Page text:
At first glance, Erika Macs doesn't look the way most would expect a pastor to look. Although she recently turned 40, she looks 10 years younger, and could easily pass as a grad student. Appearences can be deceiving though, and Macs was recently hired to be the Director of Religious and Spiritual Life.
While Macs is an ordained minister in the United Church of Christ, she says her religious views are not limited to her denomination. She calls herself a "spiritual midwife," and says, "I don't lead anyone down any certain path – it's their path and I'm there to walk with them if they want me to. I have an allergy to conversion – to directed, conditional religious."
Macs comes to Mills from Evergreen State College in Olympia, Washington, where she spent the last two years as campus minister. She had previously spent seven years in the Bay Area, including time spent getting her Master of Divinity degree from the Pacific School of Religion in Berkeley in 1996
Kristi Rychener, a senior at Evergreen, said that Macs' greatest assets as campus minister there were her "openness and ability to listen; she's very receptive, and I think people are drawn to her and trust her very early on."
Rychener attended a group that Macs was in charge of at Evergreen and very quickly realized that she enjoyed "the type of services that she leads and the atmosphere that she creates in general." Rychener said that Macs' openness and acceptance of various spiritualities helped her to "strengthen my Christianity by allowing me to see that it didn't contradict beliefs I had in relation to eastern religions and helping me to see the feminine in Christianity by seeing a strong woman who felt confident in that religion."
"I miss her a lot, she became a very strong spiritual mentor in my life, and it was sad to see her leave," Rychener added.
Macs' path to Mills has been anything but conventional. In the fall of 2000 she left everything she knew, bought a Volkswagon van, and set off on what she calls a "spiritual quest" that led her primarily around the Southwest of the United States. For Macs it was "in a spiritual and literal way to strip my life down to its bare essence. I chose to leave everything I know, I chose to go into debt, as well, for an experience that would be finished when I knew it was finished, and it was a year and a day."
Macs is now in the process of writing a book about her experiences during that time. "I really didn't anticipate or intend on writing when I started out, but so many things came up I felt very compelled to write from it. And I'm not really a writer. I also felt that if I could help one person the way that I was helped by the women's spiritual memoirs that I was reading then that would be really amazing. It was an amazing, amazing trip where I encountered so many things that clicked deeper spiritual lessons, life lessons for me, uncovering some things that I didn't necessarily even know about."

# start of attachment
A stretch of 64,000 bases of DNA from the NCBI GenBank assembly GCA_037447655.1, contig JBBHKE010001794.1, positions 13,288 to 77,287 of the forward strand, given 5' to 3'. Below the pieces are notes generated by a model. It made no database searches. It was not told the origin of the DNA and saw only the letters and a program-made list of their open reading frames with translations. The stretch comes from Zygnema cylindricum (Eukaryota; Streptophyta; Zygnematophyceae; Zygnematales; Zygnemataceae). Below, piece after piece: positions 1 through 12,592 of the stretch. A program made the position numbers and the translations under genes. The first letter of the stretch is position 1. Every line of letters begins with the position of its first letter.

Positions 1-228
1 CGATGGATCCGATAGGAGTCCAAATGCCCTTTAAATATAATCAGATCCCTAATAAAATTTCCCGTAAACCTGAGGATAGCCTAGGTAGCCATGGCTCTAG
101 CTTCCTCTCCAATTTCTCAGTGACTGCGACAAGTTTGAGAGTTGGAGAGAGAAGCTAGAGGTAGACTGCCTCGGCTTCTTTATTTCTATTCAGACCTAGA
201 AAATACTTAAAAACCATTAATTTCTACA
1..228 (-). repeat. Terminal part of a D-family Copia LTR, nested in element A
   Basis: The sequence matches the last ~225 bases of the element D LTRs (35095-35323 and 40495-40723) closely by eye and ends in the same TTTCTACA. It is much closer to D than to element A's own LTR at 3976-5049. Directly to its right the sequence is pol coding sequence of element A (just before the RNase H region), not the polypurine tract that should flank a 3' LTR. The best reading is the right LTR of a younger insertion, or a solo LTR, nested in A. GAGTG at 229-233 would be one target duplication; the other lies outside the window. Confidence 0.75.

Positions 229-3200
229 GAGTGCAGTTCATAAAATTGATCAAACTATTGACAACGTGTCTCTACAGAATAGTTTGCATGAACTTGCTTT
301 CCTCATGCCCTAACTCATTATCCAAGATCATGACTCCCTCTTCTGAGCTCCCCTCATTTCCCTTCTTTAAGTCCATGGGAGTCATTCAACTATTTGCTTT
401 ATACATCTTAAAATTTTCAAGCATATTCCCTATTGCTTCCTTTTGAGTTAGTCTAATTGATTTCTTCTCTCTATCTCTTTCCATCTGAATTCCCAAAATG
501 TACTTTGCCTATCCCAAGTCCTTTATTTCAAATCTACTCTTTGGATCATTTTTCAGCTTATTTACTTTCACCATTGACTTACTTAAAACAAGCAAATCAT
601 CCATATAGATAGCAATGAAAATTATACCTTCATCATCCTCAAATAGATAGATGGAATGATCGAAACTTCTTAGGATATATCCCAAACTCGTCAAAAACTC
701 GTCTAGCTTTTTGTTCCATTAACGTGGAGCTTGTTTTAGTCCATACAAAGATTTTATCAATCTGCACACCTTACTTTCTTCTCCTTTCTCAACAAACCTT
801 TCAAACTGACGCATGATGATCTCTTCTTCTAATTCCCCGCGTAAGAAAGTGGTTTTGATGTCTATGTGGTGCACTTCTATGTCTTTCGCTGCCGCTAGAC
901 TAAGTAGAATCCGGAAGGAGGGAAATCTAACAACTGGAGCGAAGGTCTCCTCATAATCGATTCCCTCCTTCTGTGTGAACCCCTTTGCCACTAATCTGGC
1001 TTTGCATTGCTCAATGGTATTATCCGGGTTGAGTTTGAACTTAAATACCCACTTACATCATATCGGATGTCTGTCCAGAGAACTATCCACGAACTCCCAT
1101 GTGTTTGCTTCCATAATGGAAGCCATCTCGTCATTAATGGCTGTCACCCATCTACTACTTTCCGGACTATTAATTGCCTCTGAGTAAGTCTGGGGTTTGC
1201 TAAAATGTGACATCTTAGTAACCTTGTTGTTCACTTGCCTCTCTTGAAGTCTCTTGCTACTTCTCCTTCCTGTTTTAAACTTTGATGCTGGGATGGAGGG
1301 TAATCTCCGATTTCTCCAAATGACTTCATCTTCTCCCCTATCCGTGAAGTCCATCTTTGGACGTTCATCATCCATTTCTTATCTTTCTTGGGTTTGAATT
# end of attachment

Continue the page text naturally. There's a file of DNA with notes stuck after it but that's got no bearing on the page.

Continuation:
"It was hard too, it was not rosy. I don't want to paint a rosy picture, but I would do it again in the same circumstances in a heartbeat. Because there just aren't that many opportunities to get down to the bare bones of who you are,and what you're all about." Macs also feels that the lessons she learned have been helpful to her work with students at Evergreen.
After finishing her quest Macs spent a few years working almost exclusively on her book, and living between California, Western Washington and Chicago, mostly house sitting. During this time she was eyeing the job at Evergreen. When it opened up as a two-year full-time job, Macs jumped on the opportunity.
In December, Macs turned forty, and realized that she wanted to return to California. Soon after, a friend sent her the job listing for the position at Mills, and she jumped on the chance. Despite having only two weeks to complete the entire application process, Macs managed to get everything in.
Dean of Students Joanna Iwata said that among the three candidates interviewed at the end of a national search, Macs "clearly came with some strong experiences tied to campus ministry work, and the type of programs she had worked with were very much in line with our needs here." Iwata said that Macs' commitment to women's education and women's empowerment, along with a desire to help "anybody who is seeking or trying to understand their connection to their own spirit" made Macs a great choice for Mills' campus.
As for being at Mills, Macs says "I love it so far." As she came so close to the end of the semester, she sees her timing as presenting challenges, but is more than eager to step up to meet them. Her first major coordination effort will be planning and holding the Baccalaureate Service, which is given the night before graduation for graduating seniors and their families. Since she hasn't been on campus long enough to have a relationship with the students, and sees the service as "something about and for the students." She is working closely with the Interfaith Council to develop it.
Macs is filling a new position that's been revamped since the departure of Chaplain Maud Stayaert at the end of the 2004-2005 school year. She says sees her new job at Mills as a "confluence of threads that are important in my life," including women's education and empowerment, being a community liaison, and a spiritual caregiver."